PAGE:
Pointing to foods like kibbeh and falafel that overlap in many cultures in which there are tensions, Bernstein asked Solomonov why he thinks those dishes don’t instead build connections to their commonality. 

“If you are marginalized, or oppressed, or the other negative things that humans do to one another, and you see somebody else taking credit for your dish,” it’s upsetting, he said. “In terms of people who are displaced and trying to grasp at what home is, these traditions are sometimes the only things that they have.” 

The discussion moved into a Q & A session, with questions ranging from how Anthony Bourdain contributed to culinary diplomacy to why alcohol and food seem to go hand-in-hand to how the chefs decide pricing structures and names for dishes.

“I will start my question with two words: dessert hummus,” said Lauren Anderson, Perry World House’s director of programs, causing playful revulsion from Solomonov and big laughs from the audience. “I wanted to ask, is something like this cultural appropriation or appreciation, and what are the best and worst examples that you’ve seen?”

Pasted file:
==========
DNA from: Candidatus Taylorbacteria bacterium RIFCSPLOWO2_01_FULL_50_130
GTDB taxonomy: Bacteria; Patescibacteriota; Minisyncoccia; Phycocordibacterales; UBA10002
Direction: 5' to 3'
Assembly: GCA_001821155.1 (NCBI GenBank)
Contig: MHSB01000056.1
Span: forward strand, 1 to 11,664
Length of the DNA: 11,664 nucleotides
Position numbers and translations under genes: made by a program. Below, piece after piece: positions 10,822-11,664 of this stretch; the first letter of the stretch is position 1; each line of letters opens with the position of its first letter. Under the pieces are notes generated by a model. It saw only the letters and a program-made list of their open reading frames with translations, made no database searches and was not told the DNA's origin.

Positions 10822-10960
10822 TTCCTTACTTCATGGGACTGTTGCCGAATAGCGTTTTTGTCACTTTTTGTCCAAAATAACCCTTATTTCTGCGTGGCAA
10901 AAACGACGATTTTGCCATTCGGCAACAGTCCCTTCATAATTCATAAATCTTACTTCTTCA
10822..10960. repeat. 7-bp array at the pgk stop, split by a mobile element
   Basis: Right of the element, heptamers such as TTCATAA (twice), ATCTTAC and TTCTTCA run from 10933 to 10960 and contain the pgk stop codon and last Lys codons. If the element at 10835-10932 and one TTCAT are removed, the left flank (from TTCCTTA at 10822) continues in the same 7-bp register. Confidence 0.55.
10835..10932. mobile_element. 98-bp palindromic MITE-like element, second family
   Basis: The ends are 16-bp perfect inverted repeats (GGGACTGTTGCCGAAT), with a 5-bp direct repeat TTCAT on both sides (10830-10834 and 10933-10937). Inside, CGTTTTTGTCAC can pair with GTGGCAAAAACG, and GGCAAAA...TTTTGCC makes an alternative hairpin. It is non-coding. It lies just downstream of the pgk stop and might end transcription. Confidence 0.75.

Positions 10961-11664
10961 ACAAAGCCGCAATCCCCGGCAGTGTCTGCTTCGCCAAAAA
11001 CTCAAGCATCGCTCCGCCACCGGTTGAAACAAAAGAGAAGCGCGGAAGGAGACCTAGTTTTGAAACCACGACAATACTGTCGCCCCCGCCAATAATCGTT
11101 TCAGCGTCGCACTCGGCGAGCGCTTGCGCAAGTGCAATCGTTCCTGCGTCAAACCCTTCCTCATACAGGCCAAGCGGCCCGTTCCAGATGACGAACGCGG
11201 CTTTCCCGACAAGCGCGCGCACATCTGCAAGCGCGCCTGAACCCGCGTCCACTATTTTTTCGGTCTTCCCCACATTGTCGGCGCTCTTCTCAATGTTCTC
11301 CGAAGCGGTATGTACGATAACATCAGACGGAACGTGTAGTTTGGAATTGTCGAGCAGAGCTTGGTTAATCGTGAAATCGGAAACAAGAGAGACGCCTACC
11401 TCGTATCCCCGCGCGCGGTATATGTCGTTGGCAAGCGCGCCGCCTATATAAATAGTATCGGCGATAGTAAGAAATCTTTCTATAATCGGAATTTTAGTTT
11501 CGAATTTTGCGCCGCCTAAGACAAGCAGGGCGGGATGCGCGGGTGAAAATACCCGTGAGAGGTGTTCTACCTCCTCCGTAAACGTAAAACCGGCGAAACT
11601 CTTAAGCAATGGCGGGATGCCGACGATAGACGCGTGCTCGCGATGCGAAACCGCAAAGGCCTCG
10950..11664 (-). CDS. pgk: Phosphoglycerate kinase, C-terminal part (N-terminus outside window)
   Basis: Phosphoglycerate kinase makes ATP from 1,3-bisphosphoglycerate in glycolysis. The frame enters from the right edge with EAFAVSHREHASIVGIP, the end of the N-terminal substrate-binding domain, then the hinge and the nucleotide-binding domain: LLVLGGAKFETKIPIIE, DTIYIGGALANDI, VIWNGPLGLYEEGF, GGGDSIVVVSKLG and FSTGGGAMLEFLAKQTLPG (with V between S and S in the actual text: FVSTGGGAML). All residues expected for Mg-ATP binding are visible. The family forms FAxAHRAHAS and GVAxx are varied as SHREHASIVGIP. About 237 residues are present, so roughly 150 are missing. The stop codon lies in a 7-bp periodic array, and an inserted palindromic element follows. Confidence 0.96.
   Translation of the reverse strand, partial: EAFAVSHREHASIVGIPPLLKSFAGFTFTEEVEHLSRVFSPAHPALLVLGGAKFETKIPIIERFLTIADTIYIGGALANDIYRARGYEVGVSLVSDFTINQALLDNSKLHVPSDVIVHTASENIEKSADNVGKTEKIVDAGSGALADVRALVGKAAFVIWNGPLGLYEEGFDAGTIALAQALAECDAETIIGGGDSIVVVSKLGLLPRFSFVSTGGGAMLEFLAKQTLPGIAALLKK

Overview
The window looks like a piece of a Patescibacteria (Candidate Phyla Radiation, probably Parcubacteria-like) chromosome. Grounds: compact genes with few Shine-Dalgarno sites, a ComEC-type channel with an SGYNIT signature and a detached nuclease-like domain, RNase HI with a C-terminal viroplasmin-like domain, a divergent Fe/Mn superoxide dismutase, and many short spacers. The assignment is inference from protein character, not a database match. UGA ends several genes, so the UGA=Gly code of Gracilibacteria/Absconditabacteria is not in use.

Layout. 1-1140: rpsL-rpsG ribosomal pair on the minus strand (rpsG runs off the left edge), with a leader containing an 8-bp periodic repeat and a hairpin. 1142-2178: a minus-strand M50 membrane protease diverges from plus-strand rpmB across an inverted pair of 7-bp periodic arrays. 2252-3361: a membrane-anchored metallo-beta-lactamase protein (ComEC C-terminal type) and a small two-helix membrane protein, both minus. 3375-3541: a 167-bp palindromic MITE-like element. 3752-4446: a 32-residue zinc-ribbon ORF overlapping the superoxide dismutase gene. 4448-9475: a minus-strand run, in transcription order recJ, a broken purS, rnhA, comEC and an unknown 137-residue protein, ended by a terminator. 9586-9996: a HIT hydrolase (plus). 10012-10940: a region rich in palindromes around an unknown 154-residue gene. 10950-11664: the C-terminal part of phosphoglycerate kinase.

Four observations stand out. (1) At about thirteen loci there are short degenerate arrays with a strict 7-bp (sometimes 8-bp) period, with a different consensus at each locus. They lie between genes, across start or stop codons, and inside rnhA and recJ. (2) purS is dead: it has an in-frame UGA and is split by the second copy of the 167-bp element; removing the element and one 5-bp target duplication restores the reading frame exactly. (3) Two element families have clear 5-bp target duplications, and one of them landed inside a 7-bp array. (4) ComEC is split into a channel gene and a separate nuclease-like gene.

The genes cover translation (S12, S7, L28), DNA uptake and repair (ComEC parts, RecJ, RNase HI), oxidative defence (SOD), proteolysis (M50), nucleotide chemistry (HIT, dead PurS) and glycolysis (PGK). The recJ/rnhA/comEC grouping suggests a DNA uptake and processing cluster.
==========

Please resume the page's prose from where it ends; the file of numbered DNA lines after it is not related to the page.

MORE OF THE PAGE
Solomonov replied that he’s accused of appropriation all the time and feels that it is flattering when people cook his food. Freitag notes that in her job as a “Chopped” judge, it can be tricky when a contestant presents something as, say, carpaccio, and it’s made with fully cooked ingredients. “So, do we want to correct, or do we want to squash creativity? We have to somehow keep some things in the proper definition of what they are,” she said.

But Solomonov had the final word on the matter.

“If there is one thing everyone takes away from this, it is that dessert hummus is not acceptable.”